Mid-Autumn brings with it the most beautiful of scenes and sounds – none of them sweeter than the sight of the mad party conference procession disappearing into the sunset for another year.  “Season of mists and mellow fruitfulness”, as Keats almost wrote, “When barred clouds bloom the soft-dying day, and touch the stubble-plains with rosy hue; when memory erases the dancing May, and Labour’s Brexit shambles too.”

What every conference-going public affairs type really needs now is several days off work, and a meal with some fresh vegetables in it. So it seems almost cruel to suggest that now is the time to start planning for next year’s slog, even as immune systems do battle with the conference cold. If the very idea of it has you spluttering into your Lemsip, just hear me out.

Most conference events aren’t very good

The truth is that most fringe events aren’t very good. In fact, a lot of them are rubbish. Sorry.

Party conferences still attract corporate lobbyists because they offer the opportunity to convene the right individuals in one place at the right time. Subject them to the right messages, and you win for your organisation a good chance of shaping the political conversation on your chosen issue. (For what it’s worth, I thought that Sky’s tie-up with the newly fashionable IPPR think tank to deliver panel discussions in both Liverpool and Birmingham on digital policy this year set a fine example: stellar casts, incisive questions, carefully framed.)

But a good chunk of these party conference events fall short. They bring together the right people but ask them the wrong questions, or ask the right questions of the wrong people, or ask the right people the right questions – but at 8am, which is, quite obviously, the wrong time.

This happens because nobody wants to contemplate conference for months after the last cycle has finished, by which time it’s too late: too late to secure the budget, too late to book a good room, too late to find the right speaker. Painful though it is, looking ahead now will save time, money and precious brain-power. You’ll be thankful later.

Here are a few considerations to help you get started.

Why are you doing this?

There are plenty of bad reasons to run a conference event: because everybody else is doing it, because you have budget to use up, because that is what lobbyists do. Deciding to run an event and then working out which of your strategic objectives it meets is the wrong way around. You should be able to sum up in one sentence what the aim is before you start, and progress from there.

Remember that you don’t have to do something at conference. They say that one of the great advantages is that everybody with a stake in policy-making is gathered in one location, as if Parliament hadn’t been fulfilling this function for a millennium. You can always do it in Westminster.

What’s it going to look like?

Format matters. Ask yourself again what you want to achieve. If you’re after a frank, honest conversation with your stakeholders, you’ll probably get more out of a private dinner on the sidelines than the classic panel discussion and Q&A format. If your aim is to get a message to as many politicians as possible, consider taking a stall at the ‘exhibition’ – a sort of lobbyists’ maze, which Ministers and MPs are obliged by head office to navigate over the course of the conference.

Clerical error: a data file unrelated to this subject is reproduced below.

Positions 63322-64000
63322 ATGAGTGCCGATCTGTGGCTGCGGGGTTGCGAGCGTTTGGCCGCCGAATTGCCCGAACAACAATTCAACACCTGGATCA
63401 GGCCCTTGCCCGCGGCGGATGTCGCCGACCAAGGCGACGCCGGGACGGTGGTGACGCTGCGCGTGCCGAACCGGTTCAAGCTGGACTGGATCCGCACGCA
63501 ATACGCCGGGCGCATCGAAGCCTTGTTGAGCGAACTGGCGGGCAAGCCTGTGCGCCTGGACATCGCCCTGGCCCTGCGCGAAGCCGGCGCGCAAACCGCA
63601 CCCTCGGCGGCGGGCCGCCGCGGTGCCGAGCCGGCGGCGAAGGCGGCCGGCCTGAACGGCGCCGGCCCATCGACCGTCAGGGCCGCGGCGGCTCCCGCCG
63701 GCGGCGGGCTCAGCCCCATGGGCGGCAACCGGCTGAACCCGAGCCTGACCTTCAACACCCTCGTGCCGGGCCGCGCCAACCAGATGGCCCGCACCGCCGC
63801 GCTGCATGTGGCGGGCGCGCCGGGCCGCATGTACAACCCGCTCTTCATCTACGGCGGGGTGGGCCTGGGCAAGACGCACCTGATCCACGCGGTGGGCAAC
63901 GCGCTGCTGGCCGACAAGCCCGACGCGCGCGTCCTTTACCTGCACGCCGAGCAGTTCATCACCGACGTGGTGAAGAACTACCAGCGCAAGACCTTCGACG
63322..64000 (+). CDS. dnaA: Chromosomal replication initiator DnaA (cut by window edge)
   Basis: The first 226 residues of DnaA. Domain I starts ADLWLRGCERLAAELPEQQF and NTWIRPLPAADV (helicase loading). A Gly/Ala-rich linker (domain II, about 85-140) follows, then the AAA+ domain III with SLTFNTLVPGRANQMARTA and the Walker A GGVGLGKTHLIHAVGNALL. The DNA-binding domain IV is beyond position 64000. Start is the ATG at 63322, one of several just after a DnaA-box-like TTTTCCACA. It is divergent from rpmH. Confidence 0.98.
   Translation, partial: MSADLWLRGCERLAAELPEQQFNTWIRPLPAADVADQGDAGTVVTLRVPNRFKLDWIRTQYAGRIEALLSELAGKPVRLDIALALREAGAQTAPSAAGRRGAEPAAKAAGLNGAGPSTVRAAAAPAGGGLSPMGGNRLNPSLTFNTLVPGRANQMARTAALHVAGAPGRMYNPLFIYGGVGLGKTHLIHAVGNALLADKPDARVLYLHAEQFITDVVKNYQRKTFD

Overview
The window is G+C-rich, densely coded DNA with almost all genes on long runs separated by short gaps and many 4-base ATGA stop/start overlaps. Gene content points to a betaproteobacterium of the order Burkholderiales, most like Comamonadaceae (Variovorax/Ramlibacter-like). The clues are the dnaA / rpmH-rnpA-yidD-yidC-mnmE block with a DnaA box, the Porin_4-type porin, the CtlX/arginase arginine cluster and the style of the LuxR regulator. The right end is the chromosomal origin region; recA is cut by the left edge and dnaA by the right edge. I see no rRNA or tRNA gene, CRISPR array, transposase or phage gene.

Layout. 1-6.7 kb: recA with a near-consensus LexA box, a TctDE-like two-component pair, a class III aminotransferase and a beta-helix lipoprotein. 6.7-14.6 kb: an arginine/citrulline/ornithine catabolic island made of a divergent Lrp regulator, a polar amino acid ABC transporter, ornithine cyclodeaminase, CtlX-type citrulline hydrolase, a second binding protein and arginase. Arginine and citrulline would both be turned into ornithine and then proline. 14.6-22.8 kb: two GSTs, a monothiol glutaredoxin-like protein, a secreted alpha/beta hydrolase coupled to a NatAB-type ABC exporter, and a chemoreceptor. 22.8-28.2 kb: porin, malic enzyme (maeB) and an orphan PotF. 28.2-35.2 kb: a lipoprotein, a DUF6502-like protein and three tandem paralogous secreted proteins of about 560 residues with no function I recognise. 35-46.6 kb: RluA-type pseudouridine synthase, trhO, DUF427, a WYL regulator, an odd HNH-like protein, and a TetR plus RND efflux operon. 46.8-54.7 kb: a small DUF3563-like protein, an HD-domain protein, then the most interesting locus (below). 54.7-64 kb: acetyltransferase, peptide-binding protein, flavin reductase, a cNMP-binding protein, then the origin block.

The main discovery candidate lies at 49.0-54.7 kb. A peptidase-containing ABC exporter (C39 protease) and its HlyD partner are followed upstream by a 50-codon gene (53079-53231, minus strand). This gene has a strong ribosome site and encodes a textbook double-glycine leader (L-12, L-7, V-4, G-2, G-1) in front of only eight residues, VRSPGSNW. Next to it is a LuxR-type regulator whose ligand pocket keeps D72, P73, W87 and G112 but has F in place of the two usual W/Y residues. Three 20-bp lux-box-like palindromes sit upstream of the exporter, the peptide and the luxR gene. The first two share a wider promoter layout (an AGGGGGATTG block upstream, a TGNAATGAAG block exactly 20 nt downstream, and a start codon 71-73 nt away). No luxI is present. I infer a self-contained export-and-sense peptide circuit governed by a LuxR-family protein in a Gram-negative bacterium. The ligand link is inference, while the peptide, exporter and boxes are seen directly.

When’s it going to be?

When are you going to hold your event? Avoid early mornings at all costs – you won’t fill the room. Remember that in the early afternoons and early evenings big names will be off enjoying private lunches and dinners. The prime slots – mid-morning and mid-afternoon for fringe conversations, after dinner for receptions – are more costly, so if you need to win the budget from management, start building your case now. By late Spring next year, the best options will be blanketed with bookings, like German beach towels on the prize deckchairs.

It’s also worth taking the time to check in with other organisations operating in your space. Are they planning anything? It’s so exasperating to see two (sometimes three!) promising events on the same subject scheduled for the same slot, on the same day. Pencilling in ‘How can the party win back young voters?’ at the same time as ‘Young voters: how can the party win them back?’ is a great way to halve your attendance.

Who’s coming?

The first rule of conference is that if an event promises ‘the Foreign Secretary (invited)’, the Foreign Secretary isn’t coming. And if a Minister or their Opposition counterpart isn’t coming, neither is your audience. Political stardust is the difference between a navel-gazing industry wonkathon and an agenda-setting policy forum. It’s not excessive to start putting out feelers six months in advance.

If you opt for a panel event, you’ll need a competent chair too. Not just a passive moderator to maintain the running order: you need somebody who can cut short rambling speakers, ask probing questions of their own, and swiftly shut down the chap (it is invariably a chap) in the audience who interjects with ‘more of a statement than a question…’

Plan early, plan often

If all this makes you wonder whether it’s really worth it, well, good. You should wonder. But if the answer is yes, it is worth it, then go for it. Properly conceived, conference events represent great bang for your buck. There are very few cheaper or more efficient means to ‘shift the needle’ on specific policy, as the jargon has it.

So get stuck in. When the great bandwagon emerges over the horizon to lay waste again to the UK’s conference centres, you’ll be ready for it.

thomas newham
Thomas Newham

Tom Newham is based in APCO Worldwide’s London office and works across public affairs and corporate communications, having previously worked in PR and government relations roles in the alcoholic beverages industry. Read More